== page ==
What Can Happen Legally if You Have Damaged Your Rental Property?


Posted by heritagelawoffices on Jan 21, 2019 in Blog, Real Estate Law

Even day to day living can result in property damage in your rental. Accidents happen – some big, some small. But when do you need to worry? Your landlord does have the legal right to charge (and even sue) you for property damage; however, depending on the size and severity of the damage you may be able to work something out with your

landlord. Read on to learn the potential legal ramifications of damaging your rental property.

When You Don’t Have to Worry

Normal wear and tear in a home is inevitable. So while your landlord might get worked up about the small nail holes and scuffs on the wall, you can not be punished for these.


As a tenant, you can not be charged, or have money deducted from your security deposit, for damage that would have inevitably occurred as a result of the property being inhabited. As renters, the big problem is that the line between “wear and tear” and “damage” can be difficult to draw, leaving you in a panic when anything happens. As a general guideline, damage is caused by one avoidable accident, whereas normal wear and tear is gradual and unavoidable.

When You May Lose Your Security Deposit

It’s your responsibility to report all damages to your landlord. Remember to keep in mind the difference between wear and tear and damage. If you’ve caused actual damage to the property it will be on you to pay for the damage, starting with the money being deducted from your security deposit. The Landlord and Tenant Act 1985 states that any damage caused by the tenant, or by anyone the tenant invites to the property, will need to be repaired or paid for by the tenant. So say your friend spills red wine on the carpet, it’s your job to first let your landlord know, and then clean or even replace the carpet – with the cost being deducted from your deposit.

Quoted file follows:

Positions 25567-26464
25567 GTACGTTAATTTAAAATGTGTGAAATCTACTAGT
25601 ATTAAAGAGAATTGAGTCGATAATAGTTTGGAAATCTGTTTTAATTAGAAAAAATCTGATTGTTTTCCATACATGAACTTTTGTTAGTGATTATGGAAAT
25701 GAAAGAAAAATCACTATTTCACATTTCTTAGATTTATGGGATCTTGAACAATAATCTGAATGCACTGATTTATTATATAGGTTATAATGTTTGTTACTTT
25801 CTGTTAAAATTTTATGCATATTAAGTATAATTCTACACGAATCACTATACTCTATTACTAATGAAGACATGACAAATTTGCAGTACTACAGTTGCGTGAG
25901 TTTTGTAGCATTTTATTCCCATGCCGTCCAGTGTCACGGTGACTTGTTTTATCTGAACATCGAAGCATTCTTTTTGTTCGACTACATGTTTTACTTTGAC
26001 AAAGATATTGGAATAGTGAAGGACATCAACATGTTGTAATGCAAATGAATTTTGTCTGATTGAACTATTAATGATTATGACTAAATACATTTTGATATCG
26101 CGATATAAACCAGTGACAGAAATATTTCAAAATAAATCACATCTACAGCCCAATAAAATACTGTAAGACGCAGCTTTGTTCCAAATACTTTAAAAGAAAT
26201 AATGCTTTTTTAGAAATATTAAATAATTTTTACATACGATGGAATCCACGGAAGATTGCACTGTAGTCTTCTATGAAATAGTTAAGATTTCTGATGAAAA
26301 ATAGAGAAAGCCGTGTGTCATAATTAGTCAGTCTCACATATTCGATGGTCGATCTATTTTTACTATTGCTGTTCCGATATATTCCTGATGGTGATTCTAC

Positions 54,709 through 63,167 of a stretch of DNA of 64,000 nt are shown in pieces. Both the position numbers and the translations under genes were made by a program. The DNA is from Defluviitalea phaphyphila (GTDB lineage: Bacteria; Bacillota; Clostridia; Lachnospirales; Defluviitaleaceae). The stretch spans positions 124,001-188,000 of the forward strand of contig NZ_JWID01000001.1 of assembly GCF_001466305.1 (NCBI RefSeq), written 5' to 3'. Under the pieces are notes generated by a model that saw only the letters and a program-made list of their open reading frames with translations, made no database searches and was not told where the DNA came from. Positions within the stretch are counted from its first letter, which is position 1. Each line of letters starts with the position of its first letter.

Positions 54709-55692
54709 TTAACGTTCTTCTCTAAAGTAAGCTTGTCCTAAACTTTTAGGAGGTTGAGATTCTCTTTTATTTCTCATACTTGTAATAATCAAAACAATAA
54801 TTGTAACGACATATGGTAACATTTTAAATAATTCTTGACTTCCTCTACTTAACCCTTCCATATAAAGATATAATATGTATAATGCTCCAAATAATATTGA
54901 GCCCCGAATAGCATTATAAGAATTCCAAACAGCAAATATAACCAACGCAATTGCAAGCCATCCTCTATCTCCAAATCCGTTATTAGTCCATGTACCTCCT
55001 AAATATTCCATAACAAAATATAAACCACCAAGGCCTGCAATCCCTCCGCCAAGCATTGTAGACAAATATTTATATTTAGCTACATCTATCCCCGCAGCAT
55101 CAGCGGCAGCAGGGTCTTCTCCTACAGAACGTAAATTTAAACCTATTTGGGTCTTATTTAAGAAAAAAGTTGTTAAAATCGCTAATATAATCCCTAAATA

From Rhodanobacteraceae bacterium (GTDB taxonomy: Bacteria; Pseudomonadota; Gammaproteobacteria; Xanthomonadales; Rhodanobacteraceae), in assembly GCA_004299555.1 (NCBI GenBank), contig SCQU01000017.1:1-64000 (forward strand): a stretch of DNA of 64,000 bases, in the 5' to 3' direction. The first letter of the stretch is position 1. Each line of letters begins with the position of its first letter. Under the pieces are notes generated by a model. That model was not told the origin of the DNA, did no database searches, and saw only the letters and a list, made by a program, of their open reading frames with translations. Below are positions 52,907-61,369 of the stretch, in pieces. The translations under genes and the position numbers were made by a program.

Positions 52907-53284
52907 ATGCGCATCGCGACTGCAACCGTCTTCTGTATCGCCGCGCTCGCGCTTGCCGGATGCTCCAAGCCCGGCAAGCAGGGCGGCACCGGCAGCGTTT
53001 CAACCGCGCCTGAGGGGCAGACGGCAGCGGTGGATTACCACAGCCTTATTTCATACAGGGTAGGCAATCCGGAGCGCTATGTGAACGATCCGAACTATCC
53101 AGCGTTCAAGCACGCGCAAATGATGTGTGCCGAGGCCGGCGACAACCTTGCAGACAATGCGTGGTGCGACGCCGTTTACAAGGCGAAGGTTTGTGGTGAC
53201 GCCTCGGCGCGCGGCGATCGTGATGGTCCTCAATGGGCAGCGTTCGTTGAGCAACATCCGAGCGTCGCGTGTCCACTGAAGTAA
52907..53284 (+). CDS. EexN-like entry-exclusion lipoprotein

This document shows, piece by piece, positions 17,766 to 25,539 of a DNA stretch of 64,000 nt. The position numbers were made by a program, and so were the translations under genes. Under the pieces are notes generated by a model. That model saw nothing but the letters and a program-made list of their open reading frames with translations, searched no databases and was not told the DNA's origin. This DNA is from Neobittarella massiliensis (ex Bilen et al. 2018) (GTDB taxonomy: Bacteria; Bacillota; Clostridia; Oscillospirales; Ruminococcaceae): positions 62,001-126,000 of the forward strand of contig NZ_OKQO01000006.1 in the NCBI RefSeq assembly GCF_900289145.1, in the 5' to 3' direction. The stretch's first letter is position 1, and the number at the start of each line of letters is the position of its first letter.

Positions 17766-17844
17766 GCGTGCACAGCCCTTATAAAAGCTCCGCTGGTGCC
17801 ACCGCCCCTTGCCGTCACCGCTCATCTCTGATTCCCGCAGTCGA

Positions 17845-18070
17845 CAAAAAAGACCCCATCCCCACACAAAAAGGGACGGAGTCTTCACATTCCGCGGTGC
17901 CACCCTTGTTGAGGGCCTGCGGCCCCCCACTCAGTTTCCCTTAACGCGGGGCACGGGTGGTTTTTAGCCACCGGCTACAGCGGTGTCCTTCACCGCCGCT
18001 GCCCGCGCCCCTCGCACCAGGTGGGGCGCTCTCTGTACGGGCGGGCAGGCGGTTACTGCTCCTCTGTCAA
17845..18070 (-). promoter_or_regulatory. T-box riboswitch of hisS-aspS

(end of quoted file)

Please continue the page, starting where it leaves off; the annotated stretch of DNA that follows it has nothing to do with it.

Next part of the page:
When You Risk Getting Billed Extra

If the damages exceed your security deposit, your landlord may come to you for the remaining amount. This can be handled in two ways. First, they might choose to sue you and take you to court. Second, they might just send you an itemized bill for the repairs.

If you receive a bill, make sure that it comes complete with a detailed list, receipts, estimates and any other documentation that proves the cost. Landlords have to follow the rules too! If you’re unsure of your rights as a tenant, chat with a professional before paying.

When You Risk Getting Sued By Your Landlord

There are certain times when landlord-tenant conflicts cannot be easily resolved. If you’ve cost your landlord a fair share of money in damages, or are refusing to pay for damages, you can plan to spend some time in court. Your best bet is to not let problems accumulate, keep photo evidence, and keep your landlord in the loop. Landlords are people too, and most times any issues can be settled outside the courtroom.

For expert tenant legal advice, call the team at Heritage Law.